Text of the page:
AD - Magisters a plenty?

Russell Kinder russmax at
Mon Apr 5 15:37:16 PDT 1999

Craig Shupee' wrote:
> {Pug wrote}
> >Maybe it is assumed that people will communicate to the person
> >putting together the manual their local variations.
> I feal it is their responsibility to do so.  If a group wants to see
> their variation in a manual, then they need to do it.  If you want
> something done then you need to make sure that it happens.  I am sure
> that anyone wishing to contribute to a manual could do so and would be
> thanked as well.

   Even in the Nordsteorra manual, I DID put a few regional variatons
in, where I was aware of them. Most notably, Whirligig, where Steppes,
Stargate, and Mooneschadowe all do it differently. I should do the same
for Newcastle, Sellenger's, Rufty Tufty, Parson's Farewell, and some
others. It is my plan to expand on this for the 2nd edition. I take
notes whenever I see something different from the way we do it in
Mooneschadowe. For the simpler dances, regional variations are often not
worth mentioning. They are just flourishes.

   On the other hand, if I only put in my local variations, and my
manual gets distributed and used all over, then the Mooneschadowe way
becomes the Kingdom way. That's what I would do if I were an evil dance
master, but I'm not. I really enjoy that others do some of these dances
differently. It's not like one group is right, and the others wrong (I
don't care what you say about Parson's Farewell, Philip) :-) 

   The whole point of the Nordsteorra manual is to promote dance outside
of my local group. My local group doesn't need a manual, because they
have Estril and me. It's a resource for helping dance teachers in other
Northern groups get started. The Ansteorran dance manual would have the
same purpose, I would just have more help writing it. The reason I
didn't call mine the Ansteorran manual, is that there are a lot of
dancers that I haven't consulted, and I don't have that kind of chutzpah.

> >How I read the guild charter it is to help promote the dancers in
> >this Kingdom and not dance within this Kingdom. The multi-tier
> >structure does nothing for dance within this Kingdom except to
> >This might be why some have people recognized for their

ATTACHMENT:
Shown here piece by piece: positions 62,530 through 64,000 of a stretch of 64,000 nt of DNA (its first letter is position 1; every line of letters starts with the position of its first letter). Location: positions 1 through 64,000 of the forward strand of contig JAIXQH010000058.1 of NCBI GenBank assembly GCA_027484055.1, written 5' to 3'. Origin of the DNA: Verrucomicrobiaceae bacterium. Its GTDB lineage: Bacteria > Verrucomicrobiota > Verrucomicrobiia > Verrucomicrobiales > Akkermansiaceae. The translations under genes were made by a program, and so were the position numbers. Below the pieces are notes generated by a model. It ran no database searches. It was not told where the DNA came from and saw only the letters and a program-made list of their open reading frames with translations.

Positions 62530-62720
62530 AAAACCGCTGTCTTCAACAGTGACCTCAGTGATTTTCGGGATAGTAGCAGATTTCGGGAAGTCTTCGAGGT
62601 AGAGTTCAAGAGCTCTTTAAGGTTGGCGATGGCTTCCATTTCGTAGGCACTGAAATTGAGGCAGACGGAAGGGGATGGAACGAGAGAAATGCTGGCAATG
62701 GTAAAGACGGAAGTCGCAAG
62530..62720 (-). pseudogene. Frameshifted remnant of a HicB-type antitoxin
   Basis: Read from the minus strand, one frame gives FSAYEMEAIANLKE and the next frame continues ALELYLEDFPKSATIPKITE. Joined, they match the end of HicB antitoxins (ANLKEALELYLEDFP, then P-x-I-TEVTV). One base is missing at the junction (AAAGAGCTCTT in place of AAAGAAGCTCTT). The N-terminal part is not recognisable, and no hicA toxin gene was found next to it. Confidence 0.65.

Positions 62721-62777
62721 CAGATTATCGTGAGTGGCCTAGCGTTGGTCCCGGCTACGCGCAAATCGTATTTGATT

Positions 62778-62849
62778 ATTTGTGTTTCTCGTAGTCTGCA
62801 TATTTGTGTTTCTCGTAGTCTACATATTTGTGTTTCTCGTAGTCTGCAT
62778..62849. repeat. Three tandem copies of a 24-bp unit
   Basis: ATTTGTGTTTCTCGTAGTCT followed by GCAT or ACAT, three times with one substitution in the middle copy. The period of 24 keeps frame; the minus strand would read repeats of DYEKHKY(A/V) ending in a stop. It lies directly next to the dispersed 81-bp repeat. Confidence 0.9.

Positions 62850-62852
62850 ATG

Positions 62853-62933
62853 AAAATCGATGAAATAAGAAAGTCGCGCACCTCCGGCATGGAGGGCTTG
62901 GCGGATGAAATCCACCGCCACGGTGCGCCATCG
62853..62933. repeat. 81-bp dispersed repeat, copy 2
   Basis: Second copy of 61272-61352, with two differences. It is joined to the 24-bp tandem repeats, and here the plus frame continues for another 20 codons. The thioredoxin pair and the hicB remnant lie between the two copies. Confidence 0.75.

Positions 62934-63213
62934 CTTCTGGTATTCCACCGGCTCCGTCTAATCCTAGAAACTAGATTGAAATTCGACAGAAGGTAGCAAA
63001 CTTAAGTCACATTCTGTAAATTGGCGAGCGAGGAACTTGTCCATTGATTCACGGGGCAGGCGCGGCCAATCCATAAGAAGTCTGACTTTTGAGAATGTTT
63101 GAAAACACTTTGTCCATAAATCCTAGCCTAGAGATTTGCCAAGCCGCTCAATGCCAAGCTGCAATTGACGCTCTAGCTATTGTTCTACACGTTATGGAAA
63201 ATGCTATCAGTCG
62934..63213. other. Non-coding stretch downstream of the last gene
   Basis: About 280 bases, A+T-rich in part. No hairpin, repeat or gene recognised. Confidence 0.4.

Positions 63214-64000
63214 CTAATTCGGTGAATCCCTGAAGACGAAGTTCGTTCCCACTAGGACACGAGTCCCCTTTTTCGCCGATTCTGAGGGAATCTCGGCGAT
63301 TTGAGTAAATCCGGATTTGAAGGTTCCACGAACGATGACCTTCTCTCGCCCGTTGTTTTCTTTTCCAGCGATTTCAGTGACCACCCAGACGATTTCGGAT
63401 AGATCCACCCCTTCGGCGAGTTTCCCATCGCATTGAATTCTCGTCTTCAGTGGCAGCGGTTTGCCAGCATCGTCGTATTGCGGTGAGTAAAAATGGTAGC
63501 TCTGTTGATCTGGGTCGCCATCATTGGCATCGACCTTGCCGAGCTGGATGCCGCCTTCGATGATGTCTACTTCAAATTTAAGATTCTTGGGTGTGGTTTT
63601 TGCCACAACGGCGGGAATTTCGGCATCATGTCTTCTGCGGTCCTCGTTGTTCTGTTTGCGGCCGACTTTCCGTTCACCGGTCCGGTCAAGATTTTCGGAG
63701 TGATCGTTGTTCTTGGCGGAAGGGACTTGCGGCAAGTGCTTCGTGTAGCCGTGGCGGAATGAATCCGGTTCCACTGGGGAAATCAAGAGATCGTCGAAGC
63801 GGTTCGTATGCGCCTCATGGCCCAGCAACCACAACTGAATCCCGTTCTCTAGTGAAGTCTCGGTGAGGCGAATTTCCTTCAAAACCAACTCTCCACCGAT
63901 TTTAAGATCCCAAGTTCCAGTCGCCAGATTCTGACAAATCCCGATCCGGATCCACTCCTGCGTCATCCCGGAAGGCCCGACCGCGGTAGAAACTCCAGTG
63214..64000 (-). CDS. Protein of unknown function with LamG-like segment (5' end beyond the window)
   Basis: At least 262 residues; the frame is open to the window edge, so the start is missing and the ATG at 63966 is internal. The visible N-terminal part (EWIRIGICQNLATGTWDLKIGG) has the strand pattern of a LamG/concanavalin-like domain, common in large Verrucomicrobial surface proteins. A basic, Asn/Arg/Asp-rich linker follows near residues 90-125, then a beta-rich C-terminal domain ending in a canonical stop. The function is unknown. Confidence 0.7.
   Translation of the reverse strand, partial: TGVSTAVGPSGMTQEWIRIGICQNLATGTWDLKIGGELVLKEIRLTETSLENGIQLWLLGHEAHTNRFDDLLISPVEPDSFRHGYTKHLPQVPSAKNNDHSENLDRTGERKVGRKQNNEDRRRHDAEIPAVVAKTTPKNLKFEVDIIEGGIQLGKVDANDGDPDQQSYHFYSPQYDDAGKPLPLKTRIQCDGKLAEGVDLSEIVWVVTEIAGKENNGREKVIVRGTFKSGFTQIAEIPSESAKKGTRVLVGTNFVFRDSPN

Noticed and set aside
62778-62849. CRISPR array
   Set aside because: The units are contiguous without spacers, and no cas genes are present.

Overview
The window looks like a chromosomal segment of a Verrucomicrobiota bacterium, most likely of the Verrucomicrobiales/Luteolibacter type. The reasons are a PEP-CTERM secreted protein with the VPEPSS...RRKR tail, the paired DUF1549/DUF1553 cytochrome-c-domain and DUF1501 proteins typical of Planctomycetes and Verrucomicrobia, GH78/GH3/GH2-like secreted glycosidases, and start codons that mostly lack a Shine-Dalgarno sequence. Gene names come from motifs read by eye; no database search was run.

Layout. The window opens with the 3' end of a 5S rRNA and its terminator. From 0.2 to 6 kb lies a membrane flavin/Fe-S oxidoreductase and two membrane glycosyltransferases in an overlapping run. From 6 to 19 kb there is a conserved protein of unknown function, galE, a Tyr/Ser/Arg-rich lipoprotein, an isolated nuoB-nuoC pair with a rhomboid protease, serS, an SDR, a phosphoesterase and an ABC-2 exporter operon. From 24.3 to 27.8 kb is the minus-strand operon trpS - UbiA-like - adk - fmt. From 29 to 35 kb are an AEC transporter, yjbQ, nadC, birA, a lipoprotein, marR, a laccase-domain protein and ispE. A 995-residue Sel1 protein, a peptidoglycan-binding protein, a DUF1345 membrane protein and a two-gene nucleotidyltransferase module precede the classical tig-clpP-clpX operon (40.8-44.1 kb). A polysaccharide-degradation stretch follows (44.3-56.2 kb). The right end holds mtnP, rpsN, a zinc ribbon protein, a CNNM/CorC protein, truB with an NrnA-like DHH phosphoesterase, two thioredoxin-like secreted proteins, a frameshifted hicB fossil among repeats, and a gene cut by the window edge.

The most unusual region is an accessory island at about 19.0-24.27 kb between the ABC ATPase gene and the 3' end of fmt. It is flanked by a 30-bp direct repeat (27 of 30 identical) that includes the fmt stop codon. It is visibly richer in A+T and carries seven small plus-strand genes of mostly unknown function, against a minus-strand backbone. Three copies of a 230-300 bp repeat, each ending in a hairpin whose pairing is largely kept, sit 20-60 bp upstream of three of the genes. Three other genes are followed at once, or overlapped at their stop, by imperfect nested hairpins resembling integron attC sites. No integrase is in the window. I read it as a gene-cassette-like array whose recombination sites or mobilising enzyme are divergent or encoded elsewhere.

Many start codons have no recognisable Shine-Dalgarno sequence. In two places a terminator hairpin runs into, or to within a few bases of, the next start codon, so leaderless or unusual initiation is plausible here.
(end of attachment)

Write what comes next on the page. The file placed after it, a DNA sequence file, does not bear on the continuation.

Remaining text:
> >accomplishments within the field. people have a problem with a
> >guild based on multi-tier recognition ofthe dancers instead of
> >better facilitation of dance instructions within the Kingdom.
> The recognition does do something for dance in the kingdom.  It can be
> used for motivation.  I do not understand how you can say that a
> system that encourages people to learn and to teach does not help the
> feild for which the guild is formed.

   I agree with Philip. It's kind of the Reagonomics theory of dance
promotion. The trickle-down theory. That may sound kind of trite, but in
the North, the biggest problem we face with dance is that most groups
don't have local instructors. I can (and do) try to make it to other
groups to teach dance, but it takes more than once or twice a year for
people to learn the dances. We need a system that will encourage a few
people to be STARS that can light the way for the rest. The initial
learning curve is pretty steep for a beginning teacher. I think the
guild's time is better spent encouraging a few to be teachers, and
providing materials for those teachers, than in trying to *directly*
address the needs of "Joe Blow Dancer".

[more stuff from Pug snipped]
> I dissagree.  I like that we would presure ourselves to teach, to
> learn, to reconstruct, to publish.  Not everyone has there own
> motivation and a guild can help us to grow more than we could on our
> own.

   What he said. Promoting dancers is part of promoting dance

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